If you need a product or service that you haven’t used before, the vast majority of us will reach for our phones or laptop and ask Google where we can find it. We glance over the first few entries that get returned, and for the most part, we’ll end up buying one of the first ones we see. We don’t often give much thought to how those search results got there or why they’re listed in the order they are – but to a business trying to sell their product or service, it’s more important than ever that they show up when potential customers perform that search, and that they’re high up on the list of results.
While most people have at least heard of SEO, or search engine optimization, SEM, or search engine marketing, isn’t thrown around quite as often, at least yet. You’ve probably noticed those first few results in Google with the little green “Ad” next to them? What you might not have considered is that someone has paid Google for those ads to show up when they do, and if you click on one of those results, the advertiser is going to be charged for your click. That’s where search engine marketing comes in – the art of designing ads that will get the right people to click through at the right time, and convert into business. But that’s just one aspect of SEM.
Not all online advertising is paid for – after all, Google wouldn’t maintain their position as a search leader if all their searches returned was advertising! People go to Google for information first, they have a problem that needs solving or a question they want to be answered. This is where unpaid or ‘organic’ traffic comes from, and this is yet another aspect of search engine marketing. Search engine marketing companies factor in several elements, such as SEO, keyword research, analysis of competitors and the expected returns on paid advertising campaigns, among other variables, to come up with a comprehensive SEM strategy for their clients. It’s all become a bit more complicated than placing an ad in the paper!
What’s the difference between SEM and SEO?
Most of us know that SEO stands for search engine optimization, but what does that mean? What are you optimizing? To understand that, you need to understand a little about how Google decides what results are most relevant to you when you enter a query. Here’s a very simplified scenario. Let’s say you’ve just moved to a new city and you need to find a new hairdresser. At this point, all Google knows is your location, so they might return a Google Maps listing of all the hairdressers near you – fine.
But what if you’re strapped for cash from the moving expenses, and you instead search for ‘cheap hairdresser’? Now Google can get a bit more specific, and search within the websites of all those hairdressers near you. If several of those hairdressers have a section on their website mentioning that their prices are good, Google is going to prioritize those results over the others for you. If you’re a hairdresser that prides yourself on your prices, then it makes sense to make sure that the words cheap, affordable, value for money, etc. appear on your website – that’s basic SEO.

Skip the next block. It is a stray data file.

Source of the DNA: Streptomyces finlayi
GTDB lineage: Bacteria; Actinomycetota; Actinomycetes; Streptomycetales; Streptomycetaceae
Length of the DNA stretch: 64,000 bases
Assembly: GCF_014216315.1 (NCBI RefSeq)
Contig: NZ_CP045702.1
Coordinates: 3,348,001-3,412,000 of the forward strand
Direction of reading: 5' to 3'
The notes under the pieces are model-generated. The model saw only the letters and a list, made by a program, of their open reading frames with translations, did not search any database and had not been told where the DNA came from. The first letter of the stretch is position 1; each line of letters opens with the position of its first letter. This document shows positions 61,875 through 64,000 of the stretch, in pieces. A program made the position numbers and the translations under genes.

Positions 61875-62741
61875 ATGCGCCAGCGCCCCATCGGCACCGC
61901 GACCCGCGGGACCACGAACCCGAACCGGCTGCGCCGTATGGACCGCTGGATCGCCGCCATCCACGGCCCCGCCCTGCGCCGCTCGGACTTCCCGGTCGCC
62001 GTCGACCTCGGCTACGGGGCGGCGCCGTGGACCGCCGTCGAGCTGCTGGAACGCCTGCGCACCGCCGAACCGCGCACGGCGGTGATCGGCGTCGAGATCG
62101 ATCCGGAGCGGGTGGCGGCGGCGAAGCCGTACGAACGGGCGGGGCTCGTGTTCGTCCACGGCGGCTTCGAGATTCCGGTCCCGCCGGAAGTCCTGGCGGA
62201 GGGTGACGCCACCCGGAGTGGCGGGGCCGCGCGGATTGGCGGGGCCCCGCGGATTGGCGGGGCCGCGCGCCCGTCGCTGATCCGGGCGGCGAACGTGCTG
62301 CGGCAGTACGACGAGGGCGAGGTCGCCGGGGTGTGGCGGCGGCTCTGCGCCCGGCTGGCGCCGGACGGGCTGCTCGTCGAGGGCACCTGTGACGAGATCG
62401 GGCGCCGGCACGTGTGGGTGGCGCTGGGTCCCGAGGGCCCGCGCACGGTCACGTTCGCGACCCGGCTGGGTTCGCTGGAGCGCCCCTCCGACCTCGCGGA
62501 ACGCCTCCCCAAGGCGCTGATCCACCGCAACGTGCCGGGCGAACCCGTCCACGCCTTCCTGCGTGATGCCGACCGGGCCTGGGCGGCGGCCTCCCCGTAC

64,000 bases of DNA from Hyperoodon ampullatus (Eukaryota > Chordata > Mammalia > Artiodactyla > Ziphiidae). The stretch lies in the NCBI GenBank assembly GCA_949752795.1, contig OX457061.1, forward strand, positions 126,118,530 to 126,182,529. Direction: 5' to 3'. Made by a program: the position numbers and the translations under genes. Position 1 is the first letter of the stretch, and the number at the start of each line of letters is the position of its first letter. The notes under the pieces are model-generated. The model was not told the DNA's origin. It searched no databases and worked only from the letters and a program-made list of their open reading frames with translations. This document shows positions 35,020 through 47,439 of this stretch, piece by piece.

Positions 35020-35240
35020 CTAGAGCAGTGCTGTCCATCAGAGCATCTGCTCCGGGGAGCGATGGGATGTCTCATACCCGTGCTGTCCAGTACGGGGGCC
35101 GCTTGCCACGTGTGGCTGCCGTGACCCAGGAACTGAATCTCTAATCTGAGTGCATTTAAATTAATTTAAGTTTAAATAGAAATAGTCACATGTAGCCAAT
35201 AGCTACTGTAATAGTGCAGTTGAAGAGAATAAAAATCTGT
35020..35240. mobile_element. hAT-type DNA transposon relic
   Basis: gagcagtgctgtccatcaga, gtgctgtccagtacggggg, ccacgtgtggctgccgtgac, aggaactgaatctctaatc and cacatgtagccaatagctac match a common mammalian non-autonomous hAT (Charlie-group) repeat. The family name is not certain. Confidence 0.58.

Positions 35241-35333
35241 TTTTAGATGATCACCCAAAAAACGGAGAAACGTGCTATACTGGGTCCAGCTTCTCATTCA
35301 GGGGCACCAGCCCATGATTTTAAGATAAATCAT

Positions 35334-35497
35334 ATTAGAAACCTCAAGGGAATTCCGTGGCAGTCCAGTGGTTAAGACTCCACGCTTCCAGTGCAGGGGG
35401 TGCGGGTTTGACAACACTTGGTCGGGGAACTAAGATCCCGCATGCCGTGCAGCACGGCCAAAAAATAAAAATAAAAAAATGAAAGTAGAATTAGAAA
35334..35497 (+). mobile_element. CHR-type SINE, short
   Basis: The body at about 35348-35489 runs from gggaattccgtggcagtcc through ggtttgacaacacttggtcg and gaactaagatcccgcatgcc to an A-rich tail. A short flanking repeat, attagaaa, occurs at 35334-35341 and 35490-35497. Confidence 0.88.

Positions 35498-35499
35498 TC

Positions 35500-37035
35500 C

SEM or search engine marketing takes the process further. If you’ve got five competing hairdressers who offer low prices, how are you going to stand out? One of the ways is with paid advertising, which involves Google charging you for appearing in one of the top spots for a certain search term. So in the case of our hairdresser, if someone searches for ‘cheap hairdresser’ you might want your ad leading with “Best prices, best quality haircuts in XYZ region right at the top of the page. Because this advert is targeted at someone who is actively searching for a service, there’s a good chance that if they click that advert, they’ll end up choosing you – and because it’s so targeted, it’s extremely valuable to businesses.
This type of targeted advertising is generally referred to as PPC or pay-per-click advertising because Google charges you for every customer who not just sees the ad, but actively follows the link to your website. This leads on to another aspect of SEM which includes monitoring metrics such as the number of clicks and impressions (or how many people see the ad come up but don’t click on it), setting an appropriate budget, writing ad copy that will entice viewers to click through and monitoring which of your campaigns are getting high click-through rates which aren’t, and what you can do about it.
SEO and SEM are both vital components in online marketing – part art and part science – continuing to grow and evolve as the impact of the web on our lives does.